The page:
3. Daily Kos Elections weekly open thread

    Paul McCartney & Wings — “Live and Let Die”

  4. Morning Digest: Despite assaulting a reporter, Republican Gianforte hangs on to win special election

    Leading Off

    MT-AL: On Thursday night, wealthy Republican businessman Greg Gianforte defeated Democratic folk musician Rob Quist in the special election to fill Montana's lone House seat, which became vacant when former GOP Rep. Ryan Zinke left to become Donald Trump's interior secretary earlier this year. In a stunning turn of events, Gianforte was charged with criminal assault the night before the election after violently attacking a reporter, but he nevertheless wound up winning 50-44, with 6 percent going to Libertarian Mark Wicks.

    Campaign Action

    That, however, was 14 points closer than Trump's 20-point victory last fall, and it was in fact the tightest House race in Montana in 17 years, when Republicans won by 5 points in the 2000 elections. What's more, outside Republican groups, including the NRCC and the Congressional Leadership Fund, spent heavily—almost $6 million—to ensure Gianforte's victory.

    Democratic organizations, meanwhile, put in just $650,000 for Quist, though the candidate's own fundraising was exceptionally strong. (Quist said he'd raised $6 million for his campaign; Gianforte appears to have raised less, though he self-funded at least $1.5 million.) At this point, it's unclear how much—or even whether—Gianforte's election eve outburst affected the final margin, though with perhaps as much as two-thirds of the vote cast early, the impact was necessarily going to be limited.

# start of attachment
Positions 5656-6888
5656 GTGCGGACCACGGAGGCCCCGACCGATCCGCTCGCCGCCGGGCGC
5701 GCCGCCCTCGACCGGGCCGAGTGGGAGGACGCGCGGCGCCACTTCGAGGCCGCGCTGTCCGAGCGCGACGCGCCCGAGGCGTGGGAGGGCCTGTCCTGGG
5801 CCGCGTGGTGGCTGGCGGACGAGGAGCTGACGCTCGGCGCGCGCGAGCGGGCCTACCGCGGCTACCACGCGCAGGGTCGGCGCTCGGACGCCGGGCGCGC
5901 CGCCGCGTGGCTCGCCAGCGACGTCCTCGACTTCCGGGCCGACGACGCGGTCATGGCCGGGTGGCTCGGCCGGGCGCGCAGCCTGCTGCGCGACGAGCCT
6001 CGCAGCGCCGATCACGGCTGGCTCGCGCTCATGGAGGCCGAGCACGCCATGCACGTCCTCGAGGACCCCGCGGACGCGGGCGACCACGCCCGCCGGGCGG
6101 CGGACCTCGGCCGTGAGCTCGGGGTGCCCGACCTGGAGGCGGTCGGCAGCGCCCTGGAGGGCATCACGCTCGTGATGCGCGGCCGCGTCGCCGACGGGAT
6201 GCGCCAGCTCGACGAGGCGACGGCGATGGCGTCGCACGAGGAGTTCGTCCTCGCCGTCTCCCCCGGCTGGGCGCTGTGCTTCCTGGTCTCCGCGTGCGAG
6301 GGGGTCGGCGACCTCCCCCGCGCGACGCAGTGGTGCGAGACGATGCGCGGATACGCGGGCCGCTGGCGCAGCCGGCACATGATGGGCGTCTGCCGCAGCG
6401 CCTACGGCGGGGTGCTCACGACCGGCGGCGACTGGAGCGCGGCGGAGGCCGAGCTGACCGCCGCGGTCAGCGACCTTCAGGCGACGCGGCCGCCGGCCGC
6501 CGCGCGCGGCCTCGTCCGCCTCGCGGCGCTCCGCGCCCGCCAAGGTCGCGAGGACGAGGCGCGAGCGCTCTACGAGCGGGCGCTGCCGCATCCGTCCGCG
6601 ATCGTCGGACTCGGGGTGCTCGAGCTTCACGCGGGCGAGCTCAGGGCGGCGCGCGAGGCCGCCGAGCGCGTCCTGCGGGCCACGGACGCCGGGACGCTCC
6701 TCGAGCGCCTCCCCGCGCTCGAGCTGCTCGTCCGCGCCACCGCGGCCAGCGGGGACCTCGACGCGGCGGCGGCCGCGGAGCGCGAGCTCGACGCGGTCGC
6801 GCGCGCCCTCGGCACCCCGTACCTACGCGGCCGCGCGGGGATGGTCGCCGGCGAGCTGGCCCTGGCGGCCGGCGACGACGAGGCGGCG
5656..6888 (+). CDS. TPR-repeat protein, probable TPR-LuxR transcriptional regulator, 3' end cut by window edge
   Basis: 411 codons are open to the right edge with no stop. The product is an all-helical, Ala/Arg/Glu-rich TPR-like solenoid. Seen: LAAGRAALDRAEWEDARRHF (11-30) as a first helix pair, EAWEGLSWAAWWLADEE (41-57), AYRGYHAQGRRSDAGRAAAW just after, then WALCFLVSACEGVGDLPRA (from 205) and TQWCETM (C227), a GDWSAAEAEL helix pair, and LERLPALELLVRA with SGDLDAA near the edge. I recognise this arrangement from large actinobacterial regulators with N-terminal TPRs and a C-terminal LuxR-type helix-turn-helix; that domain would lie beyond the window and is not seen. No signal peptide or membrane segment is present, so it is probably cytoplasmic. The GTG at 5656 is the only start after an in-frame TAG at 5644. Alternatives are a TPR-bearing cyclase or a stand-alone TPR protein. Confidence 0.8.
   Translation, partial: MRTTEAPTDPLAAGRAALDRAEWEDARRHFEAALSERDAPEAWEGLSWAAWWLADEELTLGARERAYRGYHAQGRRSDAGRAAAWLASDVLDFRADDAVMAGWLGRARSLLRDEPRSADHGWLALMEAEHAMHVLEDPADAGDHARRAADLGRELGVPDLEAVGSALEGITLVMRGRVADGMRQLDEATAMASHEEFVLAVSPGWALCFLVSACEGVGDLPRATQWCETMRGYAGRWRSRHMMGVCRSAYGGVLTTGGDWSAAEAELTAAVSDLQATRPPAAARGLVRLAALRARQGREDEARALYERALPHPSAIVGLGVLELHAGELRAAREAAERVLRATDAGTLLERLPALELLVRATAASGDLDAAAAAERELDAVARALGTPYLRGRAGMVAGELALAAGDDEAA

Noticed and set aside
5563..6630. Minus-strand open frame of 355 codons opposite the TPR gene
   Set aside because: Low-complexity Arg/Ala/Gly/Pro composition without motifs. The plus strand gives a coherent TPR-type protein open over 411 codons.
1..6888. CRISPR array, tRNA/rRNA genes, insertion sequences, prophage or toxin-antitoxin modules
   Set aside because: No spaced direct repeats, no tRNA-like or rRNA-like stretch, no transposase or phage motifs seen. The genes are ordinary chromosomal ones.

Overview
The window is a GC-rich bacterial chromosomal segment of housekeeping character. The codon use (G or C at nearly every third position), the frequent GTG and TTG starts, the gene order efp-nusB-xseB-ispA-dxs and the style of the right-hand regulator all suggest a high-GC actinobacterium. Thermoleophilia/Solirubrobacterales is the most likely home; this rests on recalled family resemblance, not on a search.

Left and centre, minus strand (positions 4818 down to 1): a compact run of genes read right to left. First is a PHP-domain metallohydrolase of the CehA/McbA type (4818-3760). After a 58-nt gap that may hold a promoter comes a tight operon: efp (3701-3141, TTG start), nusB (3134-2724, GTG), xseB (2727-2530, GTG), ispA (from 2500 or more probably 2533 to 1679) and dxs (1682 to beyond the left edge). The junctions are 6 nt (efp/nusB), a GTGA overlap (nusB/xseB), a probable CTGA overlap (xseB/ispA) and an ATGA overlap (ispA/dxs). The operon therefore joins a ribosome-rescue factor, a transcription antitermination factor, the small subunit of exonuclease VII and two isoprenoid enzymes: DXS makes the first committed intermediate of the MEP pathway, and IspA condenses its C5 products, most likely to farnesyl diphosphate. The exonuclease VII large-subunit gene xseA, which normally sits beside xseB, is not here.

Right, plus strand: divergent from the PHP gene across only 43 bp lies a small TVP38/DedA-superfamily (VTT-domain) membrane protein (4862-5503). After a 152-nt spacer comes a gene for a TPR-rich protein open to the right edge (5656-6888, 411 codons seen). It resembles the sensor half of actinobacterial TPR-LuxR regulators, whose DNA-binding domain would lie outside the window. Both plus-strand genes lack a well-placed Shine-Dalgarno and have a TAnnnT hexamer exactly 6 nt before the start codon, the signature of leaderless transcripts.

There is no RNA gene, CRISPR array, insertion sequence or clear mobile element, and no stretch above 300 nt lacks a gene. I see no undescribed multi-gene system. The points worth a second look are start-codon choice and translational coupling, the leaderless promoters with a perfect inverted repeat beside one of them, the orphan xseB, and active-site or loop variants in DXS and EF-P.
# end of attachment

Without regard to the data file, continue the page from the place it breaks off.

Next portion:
In the end, while Democrats once again wound up moving the needle back toward blue, it wasn't far enough to overcome Montana's strong red tilt. As we said at the outset when Daily Kos first endorsed Rob Quist, this was always going to be a very difficult contest to win. But it's no accident that Trump (or Steve Bannon) chose congressmen from historically Republican districts for his cabinet—they weren't going to give Democrats any easy pickup opportunities.

    Fortunately for Democrats, Trump did screw up at least one appointment, since Georgia's traditionally dark red 6th District has turned into a very competitive race. But even more importantly, the playing field for next year's midterms is much more favorable for Team Blue than it's been in the handful of special elections that have taken place this year.

    And in addition to sending grassroots enthusiasm through the roof, Trump has also inspired huge numbers of Democratic candidates to jump into House races across the country. We've been analyzing elections for a long time, and we haven't seen recruitment like this in a decade—when Democrats were in the midst of enjoying two successive wave elections. Republicans might be breathing a sigh of relief that their morally reprehensible candidate won on Thursday night, but they should still be worried about 2018.

    As for Gianforte, he still has to appear in court by June 7. Depending on the outcome of his legal proceedings, he could yet find himself vulnerable next year, whether in a primary or a general election.

  5. Daily Kos Elections Open Thread 5/26

    Daily Kos Elections is taking an extended Memorial Day break. The Live Digest will be back on Tuesday May 30.

    The Be-Sharps - Baby On Board